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Seedling growth and water use of boreal conifers across different temperatures and near-flooded soil conditions

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To test the hypothesis that seedling growth and water use increase with soil temperature and improved soil aeration and vary with species, we evaluated the above- and below-ground growth and water use of seedlings of four northern boreal conifer species: black spruce (Picea mariana (Mill.) B.S.P.), white spruce (Picea glauca (Moench) Voss), tamarack (Larix laricina (Du Roi) K. Koch), and lodgepole pine (Pinus contorta Dougl. ex Loud.) grown under different temperature and near-flooded soil conditions. Seedlings were grown in specialized pots that maintained the water table level at either 15 cm (high water table treatment: very wet) or 30 cm (low water table treatment: moderately wet) below the soil surface, and whole-seedling transpiration was assessed. Soil temperature (5, 10, or 20 °C) was controlled with a water bath surrounding the pots. Although some species were sensitive to the high water table treatment, soil temperature was the driver of seedling growth and water use. We ranked the ability of the seedlings of the species to tolerate the cold soil conditions examined as black spruce > lodgepole pine > tamarack > white spruce. The ranking of the ability to tolerate near-flooded conditions was tamarack and lodgepole pine > black spruce > white spruce.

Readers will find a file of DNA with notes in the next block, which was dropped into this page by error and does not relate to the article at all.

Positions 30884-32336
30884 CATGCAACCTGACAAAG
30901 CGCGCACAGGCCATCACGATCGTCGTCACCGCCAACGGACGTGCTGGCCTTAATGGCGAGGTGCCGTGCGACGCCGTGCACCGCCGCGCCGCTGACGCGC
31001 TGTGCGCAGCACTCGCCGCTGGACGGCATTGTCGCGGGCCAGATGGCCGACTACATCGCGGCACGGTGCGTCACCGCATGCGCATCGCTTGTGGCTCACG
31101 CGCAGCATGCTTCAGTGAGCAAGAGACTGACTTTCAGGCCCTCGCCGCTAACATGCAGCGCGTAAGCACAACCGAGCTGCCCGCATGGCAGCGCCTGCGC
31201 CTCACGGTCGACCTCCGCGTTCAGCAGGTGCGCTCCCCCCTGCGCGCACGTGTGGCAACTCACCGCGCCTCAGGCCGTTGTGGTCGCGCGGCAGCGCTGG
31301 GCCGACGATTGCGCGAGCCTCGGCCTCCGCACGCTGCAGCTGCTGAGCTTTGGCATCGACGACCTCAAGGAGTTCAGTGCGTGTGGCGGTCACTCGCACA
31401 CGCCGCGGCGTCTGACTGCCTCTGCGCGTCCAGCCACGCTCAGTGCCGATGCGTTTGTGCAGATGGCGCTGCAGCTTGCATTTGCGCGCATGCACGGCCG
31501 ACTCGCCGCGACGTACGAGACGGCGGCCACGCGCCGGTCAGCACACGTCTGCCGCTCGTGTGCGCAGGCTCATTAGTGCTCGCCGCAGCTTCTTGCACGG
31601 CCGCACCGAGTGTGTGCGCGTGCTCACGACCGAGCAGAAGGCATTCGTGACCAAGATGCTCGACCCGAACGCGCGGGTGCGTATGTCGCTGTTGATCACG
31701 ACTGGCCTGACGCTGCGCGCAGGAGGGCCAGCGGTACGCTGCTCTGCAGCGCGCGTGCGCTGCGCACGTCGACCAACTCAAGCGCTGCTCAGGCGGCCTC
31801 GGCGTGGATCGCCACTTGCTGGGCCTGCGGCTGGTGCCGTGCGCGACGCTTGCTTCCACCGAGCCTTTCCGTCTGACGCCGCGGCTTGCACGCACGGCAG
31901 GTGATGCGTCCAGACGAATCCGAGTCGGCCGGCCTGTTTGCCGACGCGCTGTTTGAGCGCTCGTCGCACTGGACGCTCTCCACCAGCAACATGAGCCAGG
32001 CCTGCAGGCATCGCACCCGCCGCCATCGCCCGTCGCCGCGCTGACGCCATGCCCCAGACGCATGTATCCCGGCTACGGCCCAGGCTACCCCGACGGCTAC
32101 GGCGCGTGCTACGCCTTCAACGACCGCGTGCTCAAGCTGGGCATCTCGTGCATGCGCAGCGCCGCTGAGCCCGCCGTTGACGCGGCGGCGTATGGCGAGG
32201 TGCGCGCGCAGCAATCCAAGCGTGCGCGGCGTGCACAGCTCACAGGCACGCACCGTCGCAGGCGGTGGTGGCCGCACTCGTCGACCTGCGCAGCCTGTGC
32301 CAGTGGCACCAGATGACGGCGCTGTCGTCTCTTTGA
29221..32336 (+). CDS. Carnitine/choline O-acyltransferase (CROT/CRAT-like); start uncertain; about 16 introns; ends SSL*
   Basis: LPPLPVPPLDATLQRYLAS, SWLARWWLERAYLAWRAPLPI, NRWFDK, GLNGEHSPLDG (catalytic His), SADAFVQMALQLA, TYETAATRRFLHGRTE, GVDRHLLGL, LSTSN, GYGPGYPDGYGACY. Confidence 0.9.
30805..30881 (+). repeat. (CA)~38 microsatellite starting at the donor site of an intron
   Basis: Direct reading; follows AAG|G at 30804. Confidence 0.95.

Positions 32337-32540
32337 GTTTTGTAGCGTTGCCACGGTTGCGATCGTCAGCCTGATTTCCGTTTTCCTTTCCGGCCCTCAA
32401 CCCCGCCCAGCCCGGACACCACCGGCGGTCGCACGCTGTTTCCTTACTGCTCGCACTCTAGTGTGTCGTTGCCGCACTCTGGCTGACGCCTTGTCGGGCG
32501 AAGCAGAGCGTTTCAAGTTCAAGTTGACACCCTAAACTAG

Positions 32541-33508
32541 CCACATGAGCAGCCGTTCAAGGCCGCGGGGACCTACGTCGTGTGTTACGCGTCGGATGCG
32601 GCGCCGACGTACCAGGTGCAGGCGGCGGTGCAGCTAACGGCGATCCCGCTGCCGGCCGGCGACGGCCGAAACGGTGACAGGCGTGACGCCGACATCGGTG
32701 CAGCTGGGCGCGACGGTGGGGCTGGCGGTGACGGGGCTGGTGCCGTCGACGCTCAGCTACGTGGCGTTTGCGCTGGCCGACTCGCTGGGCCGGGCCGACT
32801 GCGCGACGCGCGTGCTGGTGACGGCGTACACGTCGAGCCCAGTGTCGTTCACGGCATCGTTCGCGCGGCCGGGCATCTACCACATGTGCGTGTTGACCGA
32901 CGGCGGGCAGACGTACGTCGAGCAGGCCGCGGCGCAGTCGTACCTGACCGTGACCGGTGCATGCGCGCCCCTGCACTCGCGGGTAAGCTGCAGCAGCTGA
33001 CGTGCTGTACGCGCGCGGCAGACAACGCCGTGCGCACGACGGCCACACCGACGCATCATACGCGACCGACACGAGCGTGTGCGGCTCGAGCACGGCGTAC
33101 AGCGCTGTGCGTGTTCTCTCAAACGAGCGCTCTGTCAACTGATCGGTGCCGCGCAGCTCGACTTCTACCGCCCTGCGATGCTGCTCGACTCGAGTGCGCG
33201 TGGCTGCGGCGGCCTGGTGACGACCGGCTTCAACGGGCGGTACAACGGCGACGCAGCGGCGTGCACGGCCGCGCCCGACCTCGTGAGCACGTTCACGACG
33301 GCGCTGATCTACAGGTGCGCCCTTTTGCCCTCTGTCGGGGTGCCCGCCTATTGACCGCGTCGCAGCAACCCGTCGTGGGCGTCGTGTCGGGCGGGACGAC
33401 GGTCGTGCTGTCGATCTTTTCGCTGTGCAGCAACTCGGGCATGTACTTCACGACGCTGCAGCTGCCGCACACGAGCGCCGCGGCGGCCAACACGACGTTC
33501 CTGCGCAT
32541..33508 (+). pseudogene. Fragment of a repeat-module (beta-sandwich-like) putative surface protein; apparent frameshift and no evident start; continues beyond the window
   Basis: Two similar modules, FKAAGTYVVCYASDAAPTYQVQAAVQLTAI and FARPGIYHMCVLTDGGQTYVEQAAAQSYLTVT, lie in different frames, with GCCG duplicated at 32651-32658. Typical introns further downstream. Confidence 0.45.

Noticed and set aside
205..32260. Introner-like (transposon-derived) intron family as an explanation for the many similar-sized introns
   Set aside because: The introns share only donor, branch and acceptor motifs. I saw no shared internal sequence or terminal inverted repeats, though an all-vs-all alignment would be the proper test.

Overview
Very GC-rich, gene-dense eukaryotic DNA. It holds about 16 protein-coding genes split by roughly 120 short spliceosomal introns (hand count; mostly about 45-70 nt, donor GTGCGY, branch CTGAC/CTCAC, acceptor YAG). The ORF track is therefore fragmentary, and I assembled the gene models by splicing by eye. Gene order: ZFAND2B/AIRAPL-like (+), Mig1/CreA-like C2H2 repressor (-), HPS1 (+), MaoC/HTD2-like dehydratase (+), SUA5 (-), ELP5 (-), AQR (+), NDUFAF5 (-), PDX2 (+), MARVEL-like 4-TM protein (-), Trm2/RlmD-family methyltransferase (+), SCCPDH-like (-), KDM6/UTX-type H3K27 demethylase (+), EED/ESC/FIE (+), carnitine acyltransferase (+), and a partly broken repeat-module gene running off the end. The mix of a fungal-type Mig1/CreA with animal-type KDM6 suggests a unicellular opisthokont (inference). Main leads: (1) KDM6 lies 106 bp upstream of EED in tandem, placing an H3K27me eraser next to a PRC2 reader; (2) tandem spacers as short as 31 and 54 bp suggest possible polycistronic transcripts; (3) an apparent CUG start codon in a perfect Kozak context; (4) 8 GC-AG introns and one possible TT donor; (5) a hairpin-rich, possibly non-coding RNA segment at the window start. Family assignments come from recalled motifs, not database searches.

Document Type: Research Article


Publication date: 2011-12-01

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  • Published since 1971, this monthly journal features articles, reviews, notes and commentaries on all aspects of forest science, including biometrics and mensuration, conservation, disturbance, ecology, economics, entomology, fire, genetics, management, operations, pathology, physiology, policy, remote sensing, social science, soil, silviculture, wildlife and wood science, contributed by internationally respected scientists. It also publishes special issues dedicated to a topic of current interest.
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